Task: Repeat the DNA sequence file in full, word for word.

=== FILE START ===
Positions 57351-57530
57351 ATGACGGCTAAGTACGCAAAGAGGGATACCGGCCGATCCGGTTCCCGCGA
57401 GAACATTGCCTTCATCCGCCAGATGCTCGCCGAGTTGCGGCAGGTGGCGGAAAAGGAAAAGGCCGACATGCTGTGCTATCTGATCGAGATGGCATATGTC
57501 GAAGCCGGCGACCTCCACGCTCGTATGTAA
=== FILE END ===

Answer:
Positions 57351-57530
57351 ATGACGGCTAAGTACGCAAAGAGGGATACCGGCCGATCCGGTTCCCGCGA
57401 GAACATTGCCTTCATCCGCCAGATGCTCGCCGAGTTGCGGCAGGTGGCGGAAAAGGAAAAGGCCGACATGCTGTGCTATCTGATCGAGATGGCATATGTC
57501 GAAGCCGGCGACCTCCACGCTCGTATGTAA